A Painless Prescription: Music as a Healing Power
by spark7 on April 14, 2014 - 10:57pm
Alternative treatments for medical conditions aren’t a new concept, but the field of music therapy and guided imagery are themselves semi-new treatment ideas, at least when it comes to physical illnesses. A large number of people have never even heard of guided imagery, which is the process of focusing one’s mind and being able to direct it to a different place. It taps into the imagination, but it really involves all the senses, starting with a deep breathing pattern and relaxation period before guiding the patient through mental processes, leading to a solution to their issue. The practice of music therapy is an expressive form of therapy involving the use of music in its various formats to attain a therapeutic end goal. Anyone who has heard of these treatments generally associates them with mental illness and while that is sometimes the case, they can also be used to treat physical illnesses that result from mental conditions, such as anxiety caused conditioned vomiting as it relates to chemotherapy. Karagozoglu, Tekyasar, & Yilmaz (2013) conducted a study comprised of 40 individuals aged 18-70 who had been diagnosed with cancer and were seeking chemotherapy treatment. The subjects were asked to rate their anxiety using a short questionnaire with possible answers to choose from for each question and were also tested for the severity of their nausea before and after chemotherapy once with out being exposed to any visual imagery or music therapy and once after being exposed to these treatments. This was done using a visual analogue scale on which subjects indicated their level of agreement to certain questions by picking a spot on a continuous line as representation. For the audio/visual treatment, the patient was advised to imagine themselves in the scenery depicted in a painting while listening to soothing, soft instrumentals chosen to match whichever of the five paintings the subject chose. The use of guided imagery and music therapy was shown to significantly decrease the pre-chemotherapy anxiety levels as well as the nausea and vomiting among subjects. This might not seem like a groundbreaking discovery, but it really means so much for those individuals who suffer from chemotherapy related anxiety and nausea/vomiting. There are drugs that have been said to reduce nausea, but for many these are useless. What are they supposed to do then? If music therapy was a wider field and there were more positions for music therapists in areas of hospitals other than psychiatric wings, these individuals would have the chance of minimizing their discomfort in such a situation. More research on this needs to be done so others will see the evidence for increasing music therapy jobs in areas other than the “typical” mental health section. This is only the beginning for music therapy and guided imagery possibilities, but it’s a really great start.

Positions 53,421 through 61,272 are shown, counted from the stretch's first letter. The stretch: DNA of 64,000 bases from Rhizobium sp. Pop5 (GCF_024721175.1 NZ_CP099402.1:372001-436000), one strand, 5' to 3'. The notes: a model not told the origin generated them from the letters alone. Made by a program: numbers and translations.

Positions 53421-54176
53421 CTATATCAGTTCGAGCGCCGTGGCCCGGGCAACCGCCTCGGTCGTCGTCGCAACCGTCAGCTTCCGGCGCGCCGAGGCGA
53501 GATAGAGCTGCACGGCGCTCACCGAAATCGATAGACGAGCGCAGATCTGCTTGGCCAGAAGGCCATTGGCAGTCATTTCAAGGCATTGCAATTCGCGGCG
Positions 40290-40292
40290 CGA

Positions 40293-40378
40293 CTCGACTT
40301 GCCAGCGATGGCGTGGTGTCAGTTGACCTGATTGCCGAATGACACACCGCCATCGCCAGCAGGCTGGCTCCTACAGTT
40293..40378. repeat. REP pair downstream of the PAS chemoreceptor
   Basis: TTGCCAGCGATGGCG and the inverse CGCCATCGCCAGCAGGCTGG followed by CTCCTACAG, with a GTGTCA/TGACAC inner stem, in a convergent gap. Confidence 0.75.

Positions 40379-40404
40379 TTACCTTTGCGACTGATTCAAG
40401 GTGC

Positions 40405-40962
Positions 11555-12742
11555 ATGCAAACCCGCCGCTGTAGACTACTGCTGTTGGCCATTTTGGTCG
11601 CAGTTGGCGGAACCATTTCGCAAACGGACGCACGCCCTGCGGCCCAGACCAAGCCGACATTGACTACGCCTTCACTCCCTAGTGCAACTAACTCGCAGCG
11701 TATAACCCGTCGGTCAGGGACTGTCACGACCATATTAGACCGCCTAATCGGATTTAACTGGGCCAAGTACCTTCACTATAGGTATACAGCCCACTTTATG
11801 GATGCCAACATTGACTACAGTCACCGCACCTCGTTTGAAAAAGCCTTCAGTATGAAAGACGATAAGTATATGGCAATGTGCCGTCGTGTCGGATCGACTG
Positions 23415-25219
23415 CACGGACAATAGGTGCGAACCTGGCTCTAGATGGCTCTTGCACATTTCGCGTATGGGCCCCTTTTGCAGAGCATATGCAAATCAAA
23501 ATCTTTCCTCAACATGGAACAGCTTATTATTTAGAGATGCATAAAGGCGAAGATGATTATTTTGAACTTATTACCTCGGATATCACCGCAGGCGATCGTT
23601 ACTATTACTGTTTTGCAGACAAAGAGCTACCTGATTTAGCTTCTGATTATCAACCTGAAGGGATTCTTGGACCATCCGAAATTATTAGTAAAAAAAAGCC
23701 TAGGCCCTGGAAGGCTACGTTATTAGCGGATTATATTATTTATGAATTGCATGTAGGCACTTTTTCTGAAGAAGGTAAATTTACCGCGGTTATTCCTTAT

While the researchers write toward an audience that they assume would have a basic understanding, they didn’t gloss over too much information, however, a little more description on what music therapy actually is could have been helpful. Music Therapy is not just playing some music for someone. It is used in clinical settings to attain a specific therapeutic goal. These researchers spent a lot of time and effort crafting five selections of cds so that each one corresponded with a different visual image. They also had to take into account how different sounds act in sequence in order to achieve the right flow of sound that would keep the subject in a relaxed state while maintaining the mental belief that they were actually in the location that was depicted in the painting. A little more description of this profession could have made the article clearer, but it was still generally understandable as it progressed. The recommendation section brilliantly lays out what still needs to be done in a precise and effective way. If nausea/vomiting and anxiety from chemotherapy are ever going to be reduced or eliminated through music therapy and visual guided imagery, Karagozoglu and associates passionately argue for these treatment options to be widely implemented in chemotherapy units, more job training in said units in order to increase interest in these programs, and also for more research to be done regarding this topic with a larger sample size. These are all valid claims for what needs to be done in the future and if cancer patients who cant find relief from the typically prescribed medications are ever going to feel more comfortable with chemotherapy, word needs to spread in the medical community about the effectiveness of music therapy and visual guided imagery for treating conditions other than the usual mental illnesses. More jobs for music therapists and those using guided imagery must become available in a wider range of service areas, not specifically mental health alone.
Karagozoglu, S., Tekyasar, F., & Yilmaz, F. (2013). Effects of music therapy and guided visual
imagery on chemotherapy-induced anxiety and nausea-vomiting. Journal Of Clinical
Nursing, 22(1/2), 39-50.